The North American subsidiary of Japan’s Panasonic Corporation is going to partner with the Colorado Department of Transportation (CDOT) to build a connected transportation program in which real-time data would be shared across vehicles, infrastructure and people, to improve safety and mobility on the road.
A trailblazer in building connected transport systems and developing smart cities in Japan, Panasonic will, for the first time, apply its integrated, intelligent automotive and traffic management technologies and other expertise to a connected transportation pilot in the USA. Working with CDOT and other partners, Panasonic will focus first on connecting cars and the transportation system on I-70, one of the country’s most challenging corridors, as part of the state’s RoadX program, which is Colorado’s investment in technology and systems, with the aim of making roads crash-free, injury-free and delay-free.
Much of the technology needed for the Colorado project has already been used in Japan by Panasonic, where it is using big data to make transportation smarter and safer. In Japan, the company is developing 79GHz radar that operates at a higher frequency than the technology behind collision warning and other current driver assistance systems. Advantages of a higher frequency bandwidth include greater capacity for distinguishing between different objects. The 79GHz radar technology can help make pedestrians hidden from a driver’s view visible, and it can detect numerous pedestrians and vehicles. It has a wide viewing angle for detection, and a highly accurate sensor that can reveal multiple objects, even in bad conditions such as at night or in rain.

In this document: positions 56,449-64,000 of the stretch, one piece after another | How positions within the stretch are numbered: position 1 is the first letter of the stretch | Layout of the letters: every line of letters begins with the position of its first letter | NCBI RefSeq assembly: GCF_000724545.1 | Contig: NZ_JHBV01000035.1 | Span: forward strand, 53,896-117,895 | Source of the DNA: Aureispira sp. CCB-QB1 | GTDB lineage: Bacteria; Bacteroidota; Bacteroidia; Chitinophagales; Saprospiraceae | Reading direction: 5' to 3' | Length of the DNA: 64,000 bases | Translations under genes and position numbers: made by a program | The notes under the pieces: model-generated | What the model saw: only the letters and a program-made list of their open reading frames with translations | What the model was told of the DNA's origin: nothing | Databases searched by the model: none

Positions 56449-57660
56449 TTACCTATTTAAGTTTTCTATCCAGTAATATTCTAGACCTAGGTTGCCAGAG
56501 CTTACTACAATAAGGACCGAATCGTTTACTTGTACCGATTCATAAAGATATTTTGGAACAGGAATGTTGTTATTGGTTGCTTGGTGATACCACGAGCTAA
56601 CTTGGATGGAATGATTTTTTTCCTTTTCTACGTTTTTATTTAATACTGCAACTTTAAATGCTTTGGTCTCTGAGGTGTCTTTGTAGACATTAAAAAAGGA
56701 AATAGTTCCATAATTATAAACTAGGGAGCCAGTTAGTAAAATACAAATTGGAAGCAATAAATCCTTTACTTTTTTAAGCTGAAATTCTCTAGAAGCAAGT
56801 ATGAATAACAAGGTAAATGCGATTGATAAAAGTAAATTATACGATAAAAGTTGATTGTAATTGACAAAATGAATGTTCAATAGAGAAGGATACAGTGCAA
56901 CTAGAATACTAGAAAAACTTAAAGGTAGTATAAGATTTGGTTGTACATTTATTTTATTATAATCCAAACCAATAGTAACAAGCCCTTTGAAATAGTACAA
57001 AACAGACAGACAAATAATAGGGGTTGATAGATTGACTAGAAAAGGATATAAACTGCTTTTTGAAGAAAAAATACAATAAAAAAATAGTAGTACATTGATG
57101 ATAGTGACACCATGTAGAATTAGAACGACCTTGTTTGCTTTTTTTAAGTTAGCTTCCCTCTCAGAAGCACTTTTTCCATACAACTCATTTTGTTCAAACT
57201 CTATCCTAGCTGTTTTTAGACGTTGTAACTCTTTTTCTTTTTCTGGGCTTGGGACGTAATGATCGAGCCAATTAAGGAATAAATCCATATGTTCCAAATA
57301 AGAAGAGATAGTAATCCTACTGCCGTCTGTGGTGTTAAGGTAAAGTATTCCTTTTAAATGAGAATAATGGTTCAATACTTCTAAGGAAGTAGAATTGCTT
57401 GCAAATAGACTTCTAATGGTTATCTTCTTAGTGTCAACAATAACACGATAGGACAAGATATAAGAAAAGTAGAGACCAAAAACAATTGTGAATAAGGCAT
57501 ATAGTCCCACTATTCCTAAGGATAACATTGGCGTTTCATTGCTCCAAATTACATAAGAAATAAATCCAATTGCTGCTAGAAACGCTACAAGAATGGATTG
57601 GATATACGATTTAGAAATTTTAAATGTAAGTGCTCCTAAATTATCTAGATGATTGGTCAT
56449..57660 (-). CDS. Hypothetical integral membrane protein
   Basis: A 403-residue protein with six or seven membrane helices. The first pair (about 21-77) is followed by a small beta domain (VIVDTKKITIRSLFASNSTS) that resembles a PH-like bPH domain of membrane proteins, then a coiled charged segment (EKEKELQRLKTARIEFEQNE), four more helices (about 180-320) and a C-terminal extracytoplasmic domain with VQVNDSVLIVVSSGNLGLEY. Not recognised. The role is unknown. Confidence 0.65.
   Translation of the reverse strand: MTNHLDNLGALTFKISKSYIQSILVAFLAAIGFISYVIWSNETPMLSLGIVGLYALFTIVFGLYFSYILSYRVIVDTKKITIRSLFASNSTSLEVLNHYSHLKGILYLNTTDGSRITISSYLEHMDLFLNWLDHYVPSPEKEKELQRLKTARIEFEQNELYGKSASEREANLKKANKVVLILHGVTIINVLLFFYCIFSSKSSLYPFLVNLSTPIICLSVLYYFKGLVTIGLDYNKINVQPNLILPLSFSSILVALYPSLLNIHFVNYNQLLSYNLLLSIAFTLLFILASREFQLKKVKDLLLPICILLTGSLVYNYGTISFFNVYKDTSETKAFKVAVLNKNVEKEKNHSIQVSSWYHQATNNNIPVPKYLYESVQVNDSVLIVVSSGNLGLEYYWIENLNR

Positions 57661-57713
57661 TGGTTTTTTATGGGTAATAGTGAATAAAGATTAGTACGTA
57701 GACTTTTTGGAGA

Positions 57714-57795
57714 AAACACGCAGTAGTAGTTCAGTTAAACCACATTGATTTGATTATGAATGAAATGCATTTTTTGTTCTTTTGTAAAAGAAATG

Panasonic will also deploy V2X wireless communication systems that make moving vehicles and pedestrians ‘visible’. The technology enables vehicle to vehicle (V2V) signals, vehicle to pedestrian (V2P) communication, and information transfer between vehicles to infrastructure (V2I).
The use of V2X in the RoadX program is expected to help prevent traffic accidents by warning drivers and pedestrians of dangerous situations, particularly at intersections. Panasonic will also make use of multi-object detection systems that use artificial intelligence to make pedestrians and vehicles visible within camera images. The system automatically learns behavioral characteristics of objects captured by a vehicle camera, even if part of their body is hidden from the camera.
“We are thrilled that Panasonic has chosen to partner with Colorado in bringing advanced technologies and strategies for smart transportation and smart cities,” said Governor John Hickenlooper. “Not only does that position Colorado as one of the leading states in harnessing tomorrow’s smart technology today, but it accelerates the benefits of such innovations to the residents and travelers of our state.”
Joseph M Taylor, CEO of Panasonic North America, said, “Our shared vision is of an integrated platform that will provide drivers with the most real-time data possible and enable them to make better decisions when traveling. This joint project with CDOT is a logical extension of our ongoing public-private partnership with the State of Colorado, the city of Denver and Denver International Airport to develop Smart City solutions.”